Figure 3. A patient with elevated intraocular pressure from pigment dispersion syndrome demonstrates a normal RNFL OU.

Because Cirrus provides a great deal of data for us, I like to use a number of features on the analysis when I am evaluating a glaucoma suspect. First, I look at the RNFL Thickness Map, where bright reds and yellows (warm colors) in an hourglass pattern reflect that the RNFL is anatomically thick. When the thick areas begin to diminish, I am concerned the patient has had some loss of RNFL.

I check the Deviation Maps, which compare the patient's measured data against a normative database to show how they differ. This is very important to me because it helps me identify clinically significant abnormalities in the RNFL. While the Deviation Maps from the Cirrus can show areas where measurements are statistically significant, it is up to the clinician to determine whether or not the results are clinically significant.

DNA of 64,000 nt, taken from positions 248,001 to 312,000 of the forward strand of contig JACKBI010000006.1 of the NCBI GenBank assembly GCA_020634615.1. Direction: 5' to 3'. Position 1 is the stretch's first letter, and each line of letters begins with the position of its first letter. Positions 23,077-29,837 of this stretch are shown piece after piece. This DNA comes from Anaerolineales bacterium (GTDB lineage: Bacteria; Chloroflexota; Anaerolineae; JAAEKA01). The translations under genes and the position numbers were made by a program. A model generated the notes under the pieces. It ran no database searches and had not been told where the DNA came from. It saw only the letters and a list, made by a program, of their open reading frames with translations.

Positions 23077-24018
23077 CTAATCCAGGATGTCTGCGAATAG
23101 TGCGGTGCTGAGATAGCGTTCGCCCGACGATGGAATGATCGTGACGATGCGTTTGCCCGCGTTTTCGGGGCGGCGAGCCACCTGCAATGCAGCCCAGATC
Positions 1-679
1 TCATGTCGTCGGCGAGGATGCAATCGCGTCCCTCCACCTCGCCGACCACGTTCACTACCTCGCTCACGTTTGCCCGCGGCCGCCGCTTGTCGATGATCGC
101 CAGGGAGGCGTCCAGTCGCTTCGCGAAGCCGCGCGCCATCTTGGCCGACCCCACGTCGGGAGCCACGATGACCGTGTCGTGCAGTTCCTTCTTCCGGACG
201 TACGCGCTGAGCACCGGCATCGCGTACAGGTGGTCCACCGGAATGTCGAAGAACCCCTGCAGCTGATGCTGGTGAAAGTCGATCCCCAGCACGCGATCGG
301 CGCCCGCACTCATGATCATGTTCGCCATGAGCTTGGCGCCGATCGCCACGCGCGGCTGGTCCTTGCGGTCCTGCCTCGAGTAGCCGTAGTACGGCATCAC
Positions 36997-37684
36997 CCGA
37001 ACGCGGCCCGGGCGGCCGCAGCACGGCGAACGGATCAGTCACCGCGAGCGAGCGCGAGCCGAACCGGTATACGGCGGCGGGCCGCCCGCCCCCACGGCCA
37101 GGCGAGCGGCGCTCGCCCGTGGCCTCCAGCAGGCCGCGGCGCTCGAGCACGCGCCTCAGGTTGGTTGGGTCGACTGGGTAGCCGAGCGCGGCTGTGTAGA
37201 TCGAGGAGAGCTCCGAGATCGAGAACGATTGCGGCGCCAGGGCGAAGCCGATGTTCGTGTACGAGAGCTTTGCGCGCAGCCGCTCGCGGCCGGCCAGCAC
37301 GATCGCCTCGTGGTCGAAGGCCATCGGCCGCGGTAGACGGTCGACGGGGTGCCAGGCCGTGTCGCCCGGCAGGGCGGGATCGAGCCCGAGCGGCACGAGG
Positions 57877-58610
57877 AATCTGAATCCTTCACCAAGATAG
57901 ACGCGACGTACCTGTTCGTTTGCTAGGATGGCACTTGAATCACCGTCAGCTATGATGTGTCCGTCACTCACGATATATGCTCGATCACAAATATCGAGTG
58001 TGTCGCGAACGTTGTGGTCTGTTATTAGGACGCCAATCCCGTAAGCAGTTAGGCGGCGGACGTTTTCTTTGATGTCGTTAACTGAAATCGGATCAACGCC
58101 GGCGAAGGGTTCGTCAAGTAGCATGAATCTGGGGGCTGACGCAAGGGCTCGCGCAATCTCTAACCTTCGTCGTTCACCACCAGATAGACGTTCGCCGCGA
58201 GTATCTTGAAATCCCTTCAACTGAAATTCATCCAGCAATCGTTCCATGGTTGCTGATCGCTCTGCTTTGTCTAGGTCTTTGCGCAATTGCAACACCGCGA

I also look at the temporal-superior-nasal-inferior-temporal (TSNIT) analysis, which compares the patient's measured data to a normative database. Where patient results depart from normal, I have to look more carefully at the disc in those areas and check for corresponding visual field deficits (Figure 4).

Figure 4. A normal RNFL OD and abnormal RNFL OS in a patient with unilateral glaucoma.

All of these data and interpretations help me get a clear picture of what is going on anatomically in my patients' eyes. SD-OCT gives me more information than I had in the past. Normative data comparisons and new, pristine images enhance my ability to detect glaucoma and anterior segment problems and decide on a treatment. SD-OCT helps me put all of the important pieces together.

Dr. Sowka is a Professor at Nova Southeastern University College of Optometry, where he serves as Chief of the Advanced Care Center and Director of the Glaucoma Service. He is a Diplomate of the American Academy of Optometry's Disease Section, Glaucoma Subsection.
Editor's note: As of March 2010, optic nerve head analysis is available on Cirrus HD-OCT. It uses the same data that is captured for RNFL analysis, and provides automated identification of the optic disc and cup boundaries and measures the neuroretinal rim with excellent reproducibility.

Optometric Management, Issue: April 2010